Cost of Managing Heart Failure
Financial factors also impact on the adherence to the medications prescribed in the management of heart failure. According to Seferović, (2017), adherence to medication management in heart failure is a critical aspect of improving patient outcomes as well as improving the quality of life. Low financial capabilities lead to cost-related medication non-adherence as patients are not able to afford the medications prescribed or not able to afford the medication in a timely manner for therapeutic benefits to be effectively met. Financial barriers also pose additional limitations to the cardioprotective measures that patients with heart failure are required to take. Patients may forgo healthy food so as to ensure that they are able to afford medications or even have to design priority on the medications or forgo the medications meant to manage underlying conditions such as hypertension or diabetes which impacts negatively on the patient outcomes (Dhaliwal et al.
According to Kapoor et al. , (2015), patients under the Medicare Medicaid and those with no insurance cover compared to patients with private insurance were more likely to experience in-hospital mortality and long admission periods. These patients without insurance or those insured under the Medicare Medicaid programs were also denied therapies that are listed on the heart failure guidelines. The discharge counseling and instructions on lifestyle modifications at discharge were more preferred for the patients without insurance coverage. In a research on the cost of care for heart failure, (Dhaliwal et al. Improved access to timely management of heart failure plays an essential role in preventing future cardiovascular events or the complications and deterioration in the patient's heart condition. Adequate access to patient care also leads to better management and monitoring of the heart failure leading to more appropriate medication prescription, monitoring, and adherence hence better patient outcomes.
In patients covered by Medicaid, it was established that they had better outcomes in care because they have a usual source of care which is important in chronic illness such as heart failure. Compared to uninsured, who lack a regular source of care provision, the quality of care for the uninsured due to this limitation in care access is usually problematic leading to less than optimal outcomes. Patients with better access to medical care in heart failure also tend to have higher health literacy on the care for and enhanced self-efficacy in self-management for heart failure. The financial limitation leads to limited affordability for medication hampering adherence which is critical to improving heart failure outcomes and the quality of life for heart failure patients.
Inability to pay for treatment leads to mismanagement of heart failure or the limited care and lowered quality of life. Patient Characteristics in Unmanaged Heart Failure Poorly managed heart failure can lead to a variety of outcomes which include; exacerbation of symptoms, complications including disability and mortality, readmissions and extended hospital stay. Patient characteristics in unmanaged heart failure include poor quality of life due to the symptoms of heart failure such as dyspnoea, chest pain and referred pains the limit day to day activity and their ability to meet their daily needs and activities of living. Aggravation of symptoms of heart failure may impact on the patents ability to be independent causing increased dependency for the patient and inability to work.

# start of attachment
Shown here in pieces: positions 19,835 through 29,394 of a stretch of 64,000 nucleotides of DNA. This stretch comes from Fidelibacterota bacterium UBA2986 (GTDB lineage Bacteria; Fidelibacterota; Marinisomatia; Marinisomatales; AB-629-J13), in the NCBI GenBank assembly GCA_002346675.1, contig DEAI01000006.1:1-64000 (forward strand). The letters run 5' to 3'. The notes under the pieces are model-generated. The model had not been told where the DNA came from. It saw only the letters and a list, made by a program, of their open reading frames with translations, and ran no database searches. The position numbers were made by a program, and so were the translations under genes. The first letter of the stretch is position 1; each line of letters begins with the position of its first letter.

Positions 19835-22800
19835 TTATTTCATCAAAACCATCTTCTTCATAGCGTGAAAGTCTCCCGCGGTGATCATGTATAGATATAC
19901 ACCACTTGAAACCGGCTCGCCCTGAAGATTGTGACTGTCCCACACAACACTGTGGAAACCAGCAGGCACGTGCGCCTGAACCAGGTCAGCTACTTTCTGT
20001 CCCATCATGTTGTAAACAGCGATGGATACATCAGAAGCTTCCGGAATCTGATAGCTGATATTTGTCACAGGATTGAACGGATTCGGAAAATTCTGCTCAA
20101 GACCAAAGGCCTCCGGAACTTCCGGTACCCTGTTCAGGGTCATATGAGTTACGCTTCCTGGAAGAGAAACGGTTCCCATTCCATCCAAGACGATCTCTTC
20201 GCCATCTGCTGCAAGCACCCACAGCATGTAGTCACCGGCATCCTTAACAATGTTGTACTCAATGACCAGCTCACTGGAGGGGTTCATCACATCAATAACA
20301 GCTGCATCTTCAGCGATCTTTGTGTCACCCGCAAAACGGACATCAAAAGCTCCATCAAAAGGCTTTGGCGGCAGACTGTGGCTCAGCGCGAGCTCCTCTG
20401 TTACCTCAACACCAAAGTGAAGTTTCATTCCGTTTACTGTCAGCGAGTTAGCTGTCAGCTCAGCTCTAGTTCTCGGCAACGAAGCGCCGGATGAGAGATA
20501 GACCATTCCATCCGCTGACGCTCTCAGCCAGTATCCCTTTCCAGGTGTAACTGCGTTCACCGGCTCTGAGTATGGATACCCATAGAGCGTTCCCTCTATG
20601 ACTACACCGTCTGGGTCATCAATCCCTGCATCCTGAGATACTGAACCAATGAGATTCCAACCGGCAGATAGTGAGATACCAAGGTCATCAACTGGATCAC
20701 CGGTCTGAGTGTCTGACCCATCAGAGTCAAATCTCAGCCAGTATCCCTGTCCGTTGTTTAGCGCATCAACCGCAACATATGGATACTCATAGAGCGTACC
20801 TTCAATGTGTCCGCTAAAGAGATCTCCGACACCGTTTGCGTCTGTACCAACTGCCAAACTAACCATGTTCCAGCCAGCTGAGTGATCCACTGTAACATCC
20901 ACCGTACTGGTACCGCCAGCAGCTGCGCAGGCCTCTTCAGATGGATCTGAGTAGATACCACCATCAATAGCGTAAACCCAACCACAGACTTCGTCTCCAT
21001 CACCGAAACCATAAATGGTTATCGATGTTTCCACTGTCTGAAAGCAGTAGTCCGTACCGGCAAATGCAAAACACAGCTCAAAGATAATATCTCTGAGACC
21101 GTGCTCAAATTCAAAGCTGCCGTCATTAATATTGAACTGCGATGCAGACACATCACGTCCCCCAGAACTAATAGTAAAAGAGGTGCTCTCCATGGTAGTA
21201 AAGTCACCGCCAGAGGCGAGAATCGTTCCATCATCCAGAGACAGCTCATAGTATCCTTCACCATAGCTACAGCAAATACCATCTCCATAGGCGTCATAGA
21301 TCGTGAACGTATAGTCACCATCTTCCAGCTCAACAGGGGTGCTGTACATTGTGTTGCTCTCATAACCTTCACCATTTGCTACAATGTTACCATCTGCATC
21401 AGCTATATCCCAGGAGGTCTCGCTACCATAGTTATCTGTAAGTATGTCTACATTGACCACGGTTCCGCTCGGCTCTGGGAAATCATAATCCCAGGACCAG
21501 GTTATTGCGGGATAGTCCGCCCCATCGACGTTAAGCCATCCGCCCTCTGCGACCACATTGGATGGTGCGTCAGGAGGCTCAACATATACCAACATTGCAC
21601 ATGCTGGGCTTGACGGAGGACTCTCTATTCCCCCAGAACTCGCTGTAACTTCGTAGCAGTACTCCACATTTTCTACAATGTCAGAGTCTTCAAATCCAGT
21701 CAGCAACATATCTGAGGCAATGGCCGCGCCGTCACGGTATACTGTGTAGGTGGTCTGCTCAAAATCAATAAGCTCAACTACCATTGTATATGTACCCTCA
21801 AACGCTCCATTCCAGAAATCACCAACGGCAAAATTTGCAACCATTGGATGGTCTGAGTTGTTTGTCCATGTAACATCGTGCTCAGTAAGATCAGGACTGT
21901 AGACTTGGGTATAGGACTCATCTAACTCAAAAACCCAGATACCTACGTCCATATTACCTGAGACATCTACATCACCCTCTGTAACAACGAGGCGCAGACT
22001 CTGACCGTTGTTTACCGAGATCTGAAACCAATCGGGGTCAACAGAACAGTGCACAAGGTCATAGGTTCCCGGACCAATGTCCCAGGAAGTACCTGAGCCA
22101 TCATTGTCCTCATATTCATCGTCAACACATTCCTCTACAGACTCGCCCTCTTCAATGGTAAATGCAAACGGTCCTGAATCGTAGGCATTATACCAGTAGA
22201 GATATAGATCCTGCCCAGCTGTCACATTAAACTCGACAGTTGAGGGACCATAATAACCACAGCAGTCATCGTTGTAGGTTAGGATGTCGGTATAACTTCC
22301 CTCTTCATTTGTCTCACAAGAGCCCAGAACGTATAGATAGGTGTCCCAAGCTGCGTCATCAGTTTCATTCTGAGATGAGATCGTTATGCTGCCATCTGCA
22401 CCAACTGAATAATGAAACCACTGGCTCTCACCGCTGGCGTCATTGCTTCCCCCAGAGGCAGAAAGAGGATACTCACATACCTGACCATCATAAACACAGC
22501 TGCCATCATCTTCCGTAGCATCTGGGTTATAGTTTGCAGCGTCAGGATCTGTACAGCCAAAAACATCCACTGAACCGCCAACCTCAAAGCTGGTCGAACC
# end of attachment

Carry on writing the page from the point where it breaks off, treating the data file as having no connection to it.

The existence of comorbidities with cardiac failure poses a higher patient care burden for the patients as well as their families and the community. Comorbidities increase the pill burden to patients coupled with the other care modalities in heart failure such as dietary requirements and physical and psychological care needs (Fry et al. The increased pill burden increases risks for adverse medication interactions, errors and side effects (Fry et al. These needs of care may pose difficulties in patients to coordinate their own care leading to increased need for support which places a burden of care on families and their significant other. The cost of managing heart failure is high and may impact negatively on the patient’s as well as their families who have to meet the cost or the extra costs of care not covered by insurance for the insured.
Self-care and patient education is a critical contributor to positive patient outcomes in the management of heart failure. Patient education systems ought to encompass collaborative action by the interprofessional patient care teams to ensure that the patient education is comprehensive to ensure the patients are adequately educated to understand their condition and the management plans. The effectiveness of patient education can be evaluated through client exit questionnaires which assess the patient’s knowledge and self-efficacy for self-care. Establishment of cardiac centers within the organization that allows for cardiac failure patients to access regular follow-ups in care. The patient management and care of cardiac failure are complicated and costs increased by the regular hospitalizations. , Beckerman, J. , Champagne, P. , & Brookmeyer, R. et al.
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